There’s no mistaking the General Society of Mechanics and Tradesmen in New York: a giant bronze arm grasping a hammer protrudes from the wall over the door. No mistaking either, when you’ve climbed a few floors, the Institute of Classical Architecture and Art.
The eye roams between casts of ancient sculpture, Corinthian capitals and Piranesi engravings, before lighting on a deep-buttoned leather Chesterfield-a clear invitation to enjoy a clubbish moment reading an architectural book. This is West 44th Street. Over the road, the prows of ships break out of the opulently Ionic façade of the New York Yacht Club of 1901. To reach my lecture on the Edwardian country house means crossing the hall of Grand Central Station, 1903-13, one of the greatest Classical spaces in the world. Classicism is in New York’s DNA.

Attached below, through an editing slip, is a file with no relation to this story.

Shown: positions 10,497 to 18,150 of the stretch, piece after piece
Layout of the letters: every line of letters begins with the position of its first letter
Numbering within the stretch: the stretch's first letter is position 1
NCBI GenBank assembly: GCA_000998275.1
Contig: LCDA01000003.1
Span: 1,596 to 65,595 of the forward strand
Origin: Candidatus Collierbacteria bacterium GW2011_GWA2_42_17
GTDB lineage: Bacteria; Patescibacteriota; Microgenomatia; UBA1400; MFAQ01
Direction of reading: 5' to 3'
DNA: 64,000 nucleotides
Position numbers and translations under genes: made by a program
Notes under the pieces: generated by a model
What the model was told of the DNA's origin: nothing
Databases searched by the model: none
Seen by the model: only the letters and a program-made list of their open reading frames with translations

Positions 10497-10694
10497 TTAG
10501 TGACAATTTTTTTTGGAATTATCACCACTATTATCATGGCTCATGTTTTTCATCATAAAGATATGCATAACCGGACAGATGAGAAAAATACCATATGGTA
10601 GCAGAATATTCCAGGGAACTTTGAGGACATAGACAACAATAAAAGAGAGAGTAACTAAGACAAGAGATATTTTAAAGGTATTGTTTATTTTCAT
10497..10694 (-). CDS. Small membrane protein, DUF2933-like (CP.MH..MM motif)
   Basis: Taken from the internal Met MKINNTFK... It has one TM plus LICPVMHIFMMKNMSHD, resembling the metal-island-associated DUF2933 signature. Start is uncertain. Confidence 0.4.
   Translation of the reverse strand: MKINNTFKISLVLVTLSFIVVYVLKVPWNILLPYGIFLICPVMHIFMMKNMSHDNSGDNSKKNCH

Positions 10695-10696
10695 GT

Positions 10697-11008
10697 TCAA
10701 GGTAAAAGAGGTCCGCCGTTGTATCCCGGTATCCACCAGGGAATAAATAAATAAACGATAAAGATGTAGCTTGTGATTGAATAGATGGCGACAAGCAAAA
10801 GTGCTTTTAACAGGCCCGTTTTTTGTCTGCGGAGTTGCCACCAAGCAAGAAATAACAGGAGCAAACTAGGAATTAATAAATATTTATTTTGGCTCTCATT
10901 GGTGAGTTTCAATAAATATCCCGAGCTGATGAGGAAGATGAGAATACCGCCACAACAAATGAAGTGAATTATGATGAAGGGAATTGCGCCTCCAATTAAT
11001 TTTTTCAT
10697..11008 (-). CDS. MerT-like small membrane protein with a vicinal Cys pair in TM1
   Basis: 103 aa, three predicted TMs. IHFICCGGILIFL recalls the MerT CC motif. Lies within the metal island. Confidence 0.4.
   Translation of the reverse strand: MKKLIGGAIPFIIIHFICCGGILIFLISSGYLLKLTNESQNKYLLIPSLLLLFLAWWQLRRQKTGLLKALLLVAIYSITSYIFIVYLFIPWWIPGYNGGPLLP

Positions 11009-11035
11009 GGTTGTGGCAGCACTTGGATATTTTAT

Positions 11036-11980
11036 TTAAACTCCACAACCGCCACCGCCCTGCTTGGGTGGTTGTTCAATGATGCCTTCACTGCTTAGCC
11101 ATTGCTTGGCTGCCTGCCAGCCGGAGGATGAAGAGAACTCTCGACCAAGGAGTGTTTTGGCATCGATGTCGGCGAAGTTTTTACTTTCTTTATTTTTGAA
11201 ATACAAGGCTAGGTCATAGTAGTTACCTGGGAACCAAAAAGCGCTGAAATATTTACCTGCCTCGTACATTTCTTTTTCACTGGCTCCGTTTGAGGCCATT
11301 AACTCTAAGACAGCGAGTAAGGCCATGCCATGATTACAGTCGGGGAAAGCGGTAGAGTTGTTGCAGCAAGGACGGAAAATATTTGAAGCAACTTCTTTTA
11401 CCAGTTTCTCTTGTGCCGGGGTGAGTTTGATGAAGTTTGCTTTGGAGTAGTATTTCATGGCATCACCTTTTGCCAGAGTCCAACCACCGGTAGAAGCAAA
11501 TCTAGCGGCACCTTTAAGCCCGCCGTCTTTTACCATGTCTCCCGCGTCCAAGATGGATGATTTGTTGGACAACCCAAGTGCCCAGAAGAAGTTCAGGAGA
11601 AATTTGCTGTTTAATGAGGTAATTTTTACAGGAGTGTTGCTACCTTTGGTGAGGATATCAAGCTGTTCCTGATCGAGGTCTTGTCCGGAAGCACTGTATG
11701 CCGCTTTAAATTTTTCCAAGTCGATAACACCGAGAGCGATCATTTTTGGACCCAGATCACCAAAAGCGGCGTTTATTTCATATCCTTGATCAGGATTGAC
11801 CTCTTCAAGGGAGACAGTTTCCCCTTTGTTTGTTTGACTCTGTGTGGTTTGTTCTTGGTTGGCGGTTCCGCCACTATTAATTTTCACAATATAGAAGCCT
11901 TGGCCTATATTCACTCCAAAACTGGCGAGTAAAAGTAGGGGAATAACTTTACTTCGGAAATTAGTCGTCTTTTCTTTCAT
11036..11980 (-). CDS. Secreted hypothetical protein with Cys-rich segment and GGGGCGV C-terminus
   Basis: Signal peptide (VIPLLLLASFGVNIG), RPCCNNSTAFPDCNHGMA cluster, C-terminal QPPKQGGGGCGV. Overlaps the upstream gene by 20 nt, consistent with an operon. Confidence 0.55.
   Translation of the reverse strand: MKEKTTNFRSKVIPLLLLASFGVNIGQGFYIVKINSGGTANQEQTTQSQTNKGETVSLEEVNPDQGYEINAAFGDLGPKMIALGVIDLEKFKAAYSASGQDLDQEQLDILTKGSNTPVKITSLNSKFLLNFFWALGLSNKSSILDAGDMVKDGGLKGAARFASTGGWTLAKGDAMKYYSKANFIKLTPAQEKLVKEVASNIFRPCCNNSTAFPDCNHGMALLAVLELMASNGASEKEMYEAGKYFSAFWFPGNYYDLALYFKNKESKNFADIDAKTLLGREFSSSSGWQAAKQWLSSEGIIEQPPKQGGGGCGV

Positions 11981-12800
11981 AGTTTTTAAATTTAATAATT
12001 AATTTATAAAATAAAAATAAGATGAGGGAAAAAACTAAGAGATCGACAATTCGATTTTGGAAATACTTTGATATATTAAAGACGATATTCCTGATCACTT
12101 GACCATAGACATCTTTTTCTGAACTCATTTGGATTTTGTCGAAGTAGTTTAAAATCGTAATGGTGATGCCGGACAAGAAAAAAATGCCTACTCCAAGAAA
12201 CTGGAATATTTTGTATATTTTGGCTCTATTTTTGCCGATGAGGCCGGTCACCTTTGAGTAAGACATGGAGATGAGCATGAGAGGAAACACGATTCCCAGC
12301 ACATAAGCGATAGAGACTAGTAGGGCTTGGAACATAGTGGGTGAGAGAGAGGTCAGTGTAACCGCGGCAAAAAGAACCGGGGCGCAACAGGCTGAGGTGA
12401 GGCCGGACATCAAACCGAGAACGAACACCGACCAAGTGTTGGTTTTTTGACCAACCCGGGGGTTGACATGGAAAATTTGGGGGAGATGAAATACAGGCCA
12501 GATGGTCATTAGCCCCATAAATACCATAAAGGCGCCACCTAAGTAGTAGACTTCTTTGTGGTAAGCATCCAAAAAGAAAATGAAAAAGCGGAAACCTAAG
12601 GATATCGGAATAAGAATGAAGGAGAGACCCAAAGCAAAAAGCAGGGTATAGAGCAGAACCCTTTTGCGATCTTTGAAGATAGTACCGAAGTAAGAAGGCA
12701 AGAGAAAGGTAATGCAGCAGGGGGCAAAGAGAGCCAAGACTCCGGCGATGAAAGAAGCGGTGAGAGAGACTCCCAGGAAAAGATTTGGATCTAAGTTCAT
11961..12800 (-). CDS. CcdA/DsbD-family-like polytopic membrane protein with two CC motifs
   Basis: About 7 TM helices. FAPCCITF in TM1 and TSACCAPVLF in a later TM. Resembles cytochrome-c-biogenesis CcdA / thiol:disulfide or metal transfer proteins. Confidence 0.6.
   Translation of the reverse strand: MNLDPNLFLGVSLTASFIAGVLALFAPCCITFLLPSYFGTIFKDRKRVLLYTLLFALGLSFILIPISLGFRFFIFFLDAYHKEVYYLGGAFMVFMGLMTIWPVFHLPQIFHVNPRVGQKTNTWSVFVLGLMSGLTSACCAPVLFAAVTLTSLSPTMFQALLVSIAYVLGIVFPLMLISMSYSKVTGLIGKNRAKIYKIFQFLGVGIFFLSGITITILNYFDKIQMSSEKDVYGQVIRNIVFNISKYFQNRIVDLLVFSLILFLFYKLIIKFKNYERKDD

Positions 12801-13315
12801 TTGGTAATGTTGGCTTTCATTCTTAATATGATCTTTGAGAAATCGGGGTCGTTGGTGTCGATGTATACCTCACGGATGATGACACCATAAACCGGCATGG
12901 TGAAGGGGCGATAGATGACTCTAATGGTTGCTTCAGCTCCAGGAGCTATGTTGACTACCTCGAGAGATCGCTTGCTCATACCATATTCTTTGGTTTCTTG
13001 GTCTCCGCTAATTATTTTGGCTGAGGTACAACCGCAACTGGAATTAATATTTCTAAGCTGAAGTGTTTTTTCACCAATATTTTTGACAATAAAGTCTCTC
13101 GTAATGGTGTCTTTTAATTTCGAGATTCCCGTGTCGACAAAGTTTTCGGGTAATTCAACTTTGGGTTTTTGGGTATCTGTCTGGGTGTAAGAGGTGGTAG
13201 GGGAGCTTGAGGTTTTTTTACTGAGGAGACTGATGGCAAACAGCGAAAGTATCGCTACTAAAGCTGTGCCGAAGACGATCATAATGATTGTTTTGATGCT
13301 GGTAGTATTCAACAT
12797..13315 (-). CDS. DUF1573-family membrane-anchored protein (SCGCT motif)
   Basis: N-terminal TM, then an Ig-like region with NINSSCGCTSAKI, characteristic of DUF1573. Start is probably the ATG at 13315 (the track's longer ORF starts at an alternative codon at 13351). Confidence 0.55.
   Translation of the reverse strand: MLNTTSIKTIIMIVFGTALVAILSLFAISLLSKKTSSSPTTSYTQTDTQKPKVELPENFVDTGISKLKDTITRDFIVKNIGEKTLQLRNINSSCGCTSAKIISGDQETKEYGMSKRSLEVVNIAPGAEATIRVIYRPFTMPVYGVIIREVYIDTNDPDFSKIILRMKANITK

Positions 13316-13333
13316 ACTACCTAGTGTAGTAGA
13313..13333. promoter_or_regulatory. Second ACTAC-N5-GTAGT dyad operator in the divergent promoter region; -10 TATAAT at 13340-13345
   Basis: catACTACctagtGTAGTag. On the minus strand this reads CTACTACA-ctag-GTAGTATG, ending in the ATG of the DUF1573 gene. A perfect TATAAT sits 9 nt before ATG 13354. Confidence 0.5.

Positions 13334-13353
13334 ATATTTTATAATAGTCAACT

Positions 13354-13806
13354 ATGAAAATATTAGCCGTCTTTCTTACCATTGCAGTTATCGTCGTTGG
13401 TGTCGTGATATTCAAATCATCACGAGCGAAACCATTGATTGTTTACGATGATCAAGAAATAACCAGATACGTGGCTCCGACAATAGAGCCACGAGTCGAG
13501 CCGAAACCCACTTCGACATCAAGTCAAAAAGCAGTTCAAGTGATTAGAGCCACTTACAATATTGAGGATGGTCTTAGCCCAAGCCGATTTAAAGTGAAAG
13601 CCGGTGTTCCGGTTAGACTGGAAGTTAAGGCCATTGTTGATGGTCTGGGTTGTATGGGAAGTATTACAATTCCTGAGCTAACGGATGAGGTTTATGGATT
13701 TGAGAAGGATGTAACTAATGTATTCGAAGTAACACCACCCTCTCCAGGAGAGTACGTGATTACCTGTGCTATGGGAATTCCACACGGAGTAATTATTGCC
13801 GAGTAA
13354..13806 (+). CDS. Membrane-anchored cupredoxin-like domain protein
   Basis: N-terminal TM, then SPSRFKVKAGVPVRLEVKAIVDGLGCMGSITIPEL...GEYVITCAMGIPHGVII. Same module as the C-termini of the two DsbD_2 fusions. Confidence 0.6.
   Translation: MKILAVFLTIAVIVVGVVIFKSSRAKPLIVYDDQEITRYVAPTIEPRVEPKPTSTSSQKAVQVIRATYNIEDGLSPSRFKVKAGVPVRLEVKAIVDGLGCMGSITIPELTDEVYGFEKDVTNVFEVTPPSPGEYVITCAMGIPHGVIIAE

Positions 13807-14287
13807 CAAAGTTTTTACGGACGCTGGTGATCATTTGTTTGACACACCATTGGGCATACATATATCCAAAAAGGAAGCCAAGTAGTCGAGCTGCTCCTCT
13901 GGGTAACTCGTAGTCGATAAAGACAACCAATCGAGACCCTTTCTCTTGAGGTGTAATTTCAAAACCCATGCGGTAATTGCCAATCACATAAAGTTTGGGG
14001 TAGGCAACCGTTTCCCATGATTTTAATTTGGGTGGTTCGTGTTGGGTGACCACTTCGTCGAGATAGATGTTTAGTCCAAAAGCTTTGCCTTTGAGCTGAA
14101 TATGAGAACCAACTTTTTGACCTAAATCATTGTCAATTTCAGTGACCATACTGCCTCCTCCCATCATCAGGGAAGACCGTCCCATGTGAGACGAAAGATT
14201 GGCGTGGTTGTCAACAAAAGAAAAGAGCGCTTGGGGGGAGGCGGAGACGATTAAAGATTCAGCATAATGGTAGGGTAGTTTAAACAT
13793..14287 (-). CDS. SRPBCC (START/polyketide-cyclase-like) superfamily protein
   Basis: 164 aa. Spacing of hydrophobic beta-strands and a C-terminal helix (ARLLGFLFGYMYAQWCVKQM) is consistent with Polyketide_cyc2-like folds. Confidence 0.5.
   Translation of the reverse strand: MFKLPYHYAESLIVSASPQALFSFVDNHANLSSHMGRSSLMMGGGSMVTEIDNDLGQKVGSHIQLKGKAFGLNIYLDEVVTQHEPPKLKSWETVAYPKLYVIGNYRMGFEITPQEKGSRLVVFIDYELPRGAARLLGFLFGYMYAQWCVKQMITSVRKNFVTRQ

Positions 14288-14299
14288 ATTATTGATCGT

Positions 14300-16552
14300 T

The city’s early-20th-century architects did well from what was termed ‘conspicuous consumption’. Stupendous fortunes are back, although charac-terised more by inconspicuous consumption: today’s super-rich keep their heads down. They’re providing work for Classical architects, however. Behind the doors of the Upper East Side, mansions sub-divided into flats are being restored as the family dwellings they were in the Gilded Age.
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